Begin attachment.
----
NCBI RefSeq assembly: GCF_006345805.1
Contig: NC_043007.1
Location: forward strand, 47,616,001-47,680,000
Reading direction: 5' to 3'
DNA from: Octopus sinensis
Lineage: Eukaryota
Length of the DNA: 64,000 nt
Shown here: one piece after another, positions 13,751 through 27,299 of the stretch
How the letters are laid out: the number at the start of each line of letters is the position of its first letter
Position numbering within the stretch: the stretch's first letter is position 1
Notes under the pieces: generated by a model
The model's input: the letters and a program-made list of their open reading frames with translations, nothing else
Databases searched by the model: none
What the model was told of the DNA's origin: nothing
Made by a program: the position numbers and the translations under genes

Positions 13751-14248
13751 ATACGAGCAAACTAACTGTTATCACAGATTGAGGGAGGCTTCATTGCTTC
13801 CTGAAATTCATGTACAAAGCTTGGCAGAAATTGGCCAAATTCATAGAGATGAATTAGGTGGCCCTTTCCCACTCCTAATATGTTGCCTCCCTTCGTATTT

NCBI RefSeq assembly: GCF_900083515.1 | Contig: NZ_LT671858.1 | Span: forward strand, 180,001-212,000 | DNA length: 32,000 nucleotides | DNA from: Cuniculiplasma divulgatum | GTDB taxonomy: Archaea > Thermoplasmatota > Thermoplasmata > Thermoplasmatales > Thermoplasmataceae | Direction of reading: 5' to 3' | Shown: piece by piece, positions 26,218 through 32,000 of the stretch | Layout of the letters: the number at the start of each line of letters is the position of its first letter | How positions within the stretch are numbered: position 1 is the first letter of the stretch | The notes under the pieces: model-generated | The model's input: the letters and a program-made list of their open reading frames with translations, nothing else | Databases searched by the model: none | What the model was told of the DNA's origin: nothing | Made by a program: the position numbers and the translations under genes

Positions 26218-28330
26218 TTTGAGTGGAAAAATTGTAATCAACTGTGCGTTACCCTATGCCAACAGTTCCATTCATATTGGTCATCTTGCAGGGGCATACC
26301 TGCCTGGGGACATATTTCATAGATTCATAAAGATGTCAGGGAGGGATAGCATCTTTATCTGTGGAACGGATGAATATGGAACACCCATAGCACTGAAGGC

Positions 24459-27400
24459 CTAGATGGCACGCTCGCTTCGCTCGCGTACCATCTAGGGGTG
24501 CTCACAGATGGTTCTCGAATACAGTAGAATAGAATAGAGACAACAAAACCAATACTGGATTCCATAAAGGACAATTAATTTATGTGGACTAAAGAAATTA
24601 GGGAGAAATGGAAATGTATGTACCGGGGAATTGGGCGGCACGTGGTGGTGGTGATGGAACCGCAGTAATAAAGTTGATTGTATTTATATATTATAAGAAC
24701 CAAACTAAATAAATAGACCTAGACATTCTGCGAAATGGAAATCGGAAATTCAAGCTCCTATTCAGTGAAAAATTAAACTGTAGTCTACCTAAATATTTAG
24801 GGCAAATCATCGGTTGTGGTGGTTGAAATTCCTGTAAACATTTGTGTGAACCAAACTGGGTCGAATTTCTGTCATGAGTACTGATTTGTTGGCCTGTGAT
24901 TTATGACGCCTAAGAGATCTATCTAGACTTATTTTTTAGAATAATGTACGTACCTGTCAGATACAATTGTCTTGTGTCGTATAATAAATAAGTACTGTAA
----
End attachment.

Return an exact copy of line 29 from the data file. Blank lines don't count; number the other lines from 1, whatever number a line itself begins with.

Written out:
24901 TTATGACGCCTAAGAGATCTATCTAGACTTATTTTTTAGAATAATGTACGTACCTGTCAGATACAATTGTCTTGTGTCGTATAATAAATAAGTACTGTAA